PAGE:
An Interview with Natalia Lukina, Forest Ecology and Productivity Centre, Russian Academy of Science
Forests are among our planet’s most important human life-supporting ecosystems, and we have many expectations with regards to the ecosystem services they provide. But: How do major global challenges such as climate change and biodiversity loss affect forests globally, and what can forest governance and management do? How can we deal with rising and changing demands for forest products and ecosystem services due to global population and economic growth, and urbanization?
In order to discuss these questions, the conference “Governing and managing forests for multiple ecosystem services” brought together policymakers, practitioners and academic researchers from different fields on 26-28 February in Bonn. During this event, EFI in collaboration with the documentary filmmaker Patrick Augenstein, interviewed, Natalia Lukina, Forest Ecology and Productivity Centre, Russian Academy of Science.
Within the unique perspective of Russia, Natalia takes us through her first experiences with restoration 30 years ago to her current work investigating forest fires at the Russian Academy of Science. She starts with reflections of her first scientific work, developing restoration plans for the relatively small- scale degradation of the Russian Kola Peninsula, an area with heavy air pollution. She reflects on the outcomes of this work positively, explaining the success and positive change in restoration which can still be seen there today.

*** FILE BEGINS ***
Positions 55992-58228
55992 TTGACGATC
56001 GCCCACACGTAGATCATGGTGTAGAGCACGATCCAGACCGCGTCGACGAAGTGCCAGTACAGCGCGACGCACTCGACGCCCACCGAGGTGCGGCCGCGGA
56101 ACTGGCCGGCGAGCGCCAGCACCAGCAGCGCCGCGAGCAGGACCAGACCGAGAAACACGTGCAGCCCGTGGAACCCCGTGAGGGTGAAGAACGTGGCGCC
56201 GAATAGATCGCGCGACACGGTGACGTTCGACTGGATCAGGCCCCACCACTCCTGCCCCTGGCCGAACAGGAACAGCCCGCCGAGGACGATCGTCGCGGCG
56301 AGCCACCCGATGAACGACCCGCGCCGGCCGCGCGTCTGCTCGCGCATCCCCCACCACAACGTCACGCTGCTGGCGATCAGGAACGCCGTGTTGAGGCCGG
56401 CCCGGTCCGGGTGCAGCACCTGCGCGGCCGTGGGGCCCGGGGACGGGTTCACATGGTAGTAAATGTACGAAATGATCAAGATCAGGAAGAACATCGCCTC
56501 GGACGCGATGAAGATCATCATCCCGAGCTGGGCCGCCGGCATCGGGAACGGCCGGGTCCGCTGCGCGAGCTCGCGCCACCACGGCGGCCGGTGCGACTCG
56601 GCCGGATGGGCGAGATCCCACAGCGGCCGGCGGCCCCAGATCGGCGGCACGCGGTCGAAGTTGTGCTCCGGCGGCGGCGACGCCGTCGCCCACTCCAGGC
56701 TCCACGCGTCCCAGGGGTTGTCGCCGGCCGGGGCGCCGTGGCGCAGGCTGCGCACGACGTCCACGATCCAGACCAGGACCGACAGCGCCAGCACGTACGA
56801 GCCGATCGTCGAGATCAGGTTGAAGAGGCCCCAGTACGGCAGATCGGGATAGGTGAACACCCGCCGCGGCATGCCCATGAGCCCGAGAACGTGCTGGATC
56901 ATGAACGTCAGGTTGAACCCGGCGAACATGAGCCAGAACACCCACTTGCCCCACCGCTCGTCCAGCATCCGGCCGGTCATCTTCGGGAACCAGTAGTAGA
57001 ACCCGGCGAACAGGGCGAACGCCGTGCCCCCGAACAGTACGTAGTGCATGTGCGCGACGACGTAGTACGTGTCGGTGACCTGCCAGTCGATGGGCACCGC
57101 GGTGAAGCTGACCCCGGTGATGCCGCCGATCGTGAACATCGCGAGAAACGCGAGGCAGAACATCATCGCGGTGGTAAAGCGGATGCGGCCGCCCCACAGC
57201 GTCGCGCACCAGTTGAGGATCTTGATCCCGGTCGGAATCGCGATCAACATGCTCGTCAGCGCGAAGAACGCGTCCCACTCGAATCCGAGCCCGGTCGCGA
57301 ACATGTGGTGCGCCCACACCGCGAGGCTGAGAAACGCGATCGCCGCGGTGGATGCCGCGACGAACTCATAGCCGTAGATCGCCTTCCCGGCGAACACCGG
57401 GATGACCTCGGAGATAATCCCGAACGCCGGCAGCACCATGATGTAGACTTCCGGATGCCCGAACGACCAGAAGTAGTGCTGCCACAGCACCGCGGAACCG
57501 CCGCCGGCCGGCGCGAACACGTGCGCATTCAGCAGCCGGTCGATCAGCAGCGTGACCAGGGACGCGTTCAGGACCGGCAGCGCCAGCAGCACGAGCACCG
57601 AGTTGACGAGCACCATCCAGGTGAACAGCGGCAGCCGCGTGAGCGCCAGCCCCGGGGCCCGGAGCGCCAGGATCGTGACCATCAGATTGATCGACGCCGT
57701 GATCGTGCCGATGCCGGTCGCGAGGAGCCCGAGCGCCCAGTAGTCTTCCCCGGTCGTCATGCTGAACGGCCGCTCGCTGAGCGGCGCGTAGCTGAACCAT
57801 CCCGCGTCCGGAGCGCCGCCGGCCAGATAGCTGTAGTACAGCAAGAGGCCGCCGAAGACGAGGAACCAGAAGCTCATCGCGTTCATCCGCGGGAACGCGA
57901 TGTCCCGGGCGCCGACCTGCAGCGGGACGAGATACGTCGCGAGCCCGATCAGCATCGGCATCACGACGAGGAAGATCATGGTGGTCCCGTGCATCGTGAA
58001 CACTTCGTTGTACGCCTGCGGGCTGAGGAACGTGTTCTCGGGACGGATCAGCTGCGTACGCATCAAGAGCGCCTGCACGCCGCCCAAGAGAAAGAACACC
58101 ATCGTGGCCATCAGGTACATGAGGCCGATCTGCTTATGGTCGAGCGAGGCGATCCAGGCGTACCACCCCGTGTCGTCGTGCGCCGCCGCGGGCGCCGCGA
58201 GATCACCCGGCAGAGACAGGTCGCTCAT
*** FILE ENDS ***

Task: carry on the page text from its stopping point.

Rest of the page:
However, in her current position, Natalia is facing the restoration of much larger areas. In the last two years, Natalia and her colleagues at the Space Research Institute have seen fires affecting over 10 million hectares of Siberian forests, an increase from previous years which she attributes to climate change. She stresses that “we must adapt our management practices to climate change” and warns that if we do not, Russian forests may become a carbon source instead of carbon sink, a phenomenon that is happening currently in countries like Canada.
In addition to adapting our management practices, Natalia suggests we should move away from polarized debates of whether to segregate or integrate different ecosystem services. She says the debates should instead be replaced with the idea that separation between the two is not helpful: “We need integration with segregation and we need segregation with integration, it depends”. She points out for example that segregation is very important for biodiversity.
Natalia also says that local people are motivated to take part in restoration, which is why she recommends that we must begin to support ordinary people, as well as receive external political and financial support, in order to make progress. These restoration goals should not just be “empty chapters” she emphasizes, stating that the achievement of these goals is her hope for the future, as well as a circular bioeconomy.